Mason Moore | Hinckley Reporter | 25 April 2022
TODAY (25 April), I had the pleasure of watching one of the last performances of ‘Shakespeare in Hinckley’ inside of Argents Mead, which was performed by the talented actors from Hinckley’s Red River Youth Theatre Group.
The play is based on a fictional tale by Neil Roberts, which explores the great bard himself, William Shakespeare – colloquially referred to as ‘Will’ throughout, suffering from writer’s block as he mourns the passing of his son, Hamnett.
In the tale, the world-famous playwright ended up in Hinckley after travelling over from the nearby Warwickshire town of Stratford-upon-Avon, after his wife, Ann, encouraged him to head over to Hinckley Fair, in order to pick up a new horse.
Whilst in the town, Will enjoyed a pint of local ale, met Jane from Bosworth, who sells horses, who he had first mistook to be a barmaid upon first glance – and the poor poet had even had purse of coins snatched by a thief at the fair.
He further introduced himself to Jane after he explained that he wanted a horse, but she had already noticed this after she had caught him catching a glimpse of the horse at the market, with an eager eye to buy it.
Will was surprised to hear that the horses were Jane’s own, and that her husband had passed, and she had to learn to cope with the loss of him.
Amazingly, in what was an incredible unscripted coincidence, when Shakespeare approached a member of the audience for directions to Bosworth, he was helped by the Hinckley District historian, Paul Gardner, of Hinckley District Past and Present.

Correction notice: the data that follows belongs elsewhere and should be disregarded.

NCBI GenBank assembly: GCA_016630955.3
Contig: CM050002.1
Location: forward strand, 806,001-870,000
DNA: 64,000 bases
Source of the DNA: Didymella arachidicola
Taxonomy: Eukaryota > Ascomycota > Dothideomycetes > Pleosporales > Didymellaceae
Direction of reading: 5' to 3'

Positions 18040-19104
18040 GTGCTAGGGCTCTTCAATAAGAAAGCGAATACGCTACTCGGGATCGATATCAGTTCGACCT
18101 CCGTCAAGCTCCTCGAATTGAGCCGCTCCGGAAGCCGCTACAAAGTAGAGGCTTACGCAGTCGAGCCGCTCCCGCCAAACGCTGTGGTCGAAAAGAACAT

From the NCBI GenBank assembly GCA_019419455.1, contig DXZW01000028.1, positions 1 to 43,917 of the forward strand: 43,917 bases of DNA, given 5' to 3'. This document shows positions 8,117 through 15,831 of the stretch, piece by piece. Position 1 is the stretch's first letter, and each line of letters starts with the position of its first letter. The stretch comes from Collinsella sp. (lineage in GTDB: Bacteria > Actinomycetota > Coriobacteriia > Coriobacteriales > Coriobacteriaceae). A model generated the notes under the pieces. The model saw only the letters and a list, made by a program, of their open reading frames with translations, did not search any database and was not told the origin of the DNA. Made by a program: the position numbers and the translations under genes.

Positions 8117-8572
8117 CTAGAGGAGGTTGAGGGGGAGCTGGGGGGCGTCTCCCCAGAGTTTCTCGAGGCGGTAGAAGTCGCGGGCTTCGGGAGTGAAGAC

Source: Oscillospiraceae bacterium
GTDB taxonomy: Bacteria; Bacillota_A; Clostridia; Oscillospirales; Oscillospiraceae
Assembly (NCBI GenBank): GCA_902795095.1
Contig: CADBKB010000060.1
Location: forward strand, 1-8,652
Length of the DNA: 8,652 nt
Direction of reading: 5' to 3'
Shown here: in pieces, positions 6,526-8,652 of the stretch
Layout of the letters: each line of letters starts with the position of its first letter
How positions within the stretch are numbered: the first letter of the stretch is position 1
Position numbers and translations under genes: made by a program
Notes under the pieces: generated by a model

During his sleep for the night on Bosworth Field, he met with the ghosts of past kings and his son – Hamnett – and although this interaction shocked him initially, making him confused and saddened, he was encouraged by his son to keep writing.
Inspired by his son’s humble words with admiration, this sparks Shakespeare to become inspired to put quill to paper once again.
He returns home with his horse free of charge, and tells Ann of the good news that he wants to start writing his much-loved plays once again.
My thoughts on the performance
The stellar cast was made up of Peter Michael Smith, as Shakespeare, Chelsie Jade Faulkes as Jane, Luke Stevenson as Hamnett, and Ella Hill as Ann.
The cast members knew how to entertain the audience at all times which kept viewers invested in the story – and their convincing acting and emotive language left me longing for a continuation of the play.
It was exciting to see characters that were previously once only part of a written story bought to life and perfectly portrayed in a real-world performance.
I am delighted to hear that Chelsie Jade Faulkes will be portraying Hinckley’s very own historic novelist, Charlotte Brame, in a forthcoming play, which is being arranged by Red River Theatre – I’m already looking forward to watching her perform once again.
Chelsie is an extraordinarily talented up and coming talent to look out for, so I’d highly recommend heading on down and watching the next show when further details are announced.
For those who missed it, a past performance of the production has been uploaded to video sharing site YouTube.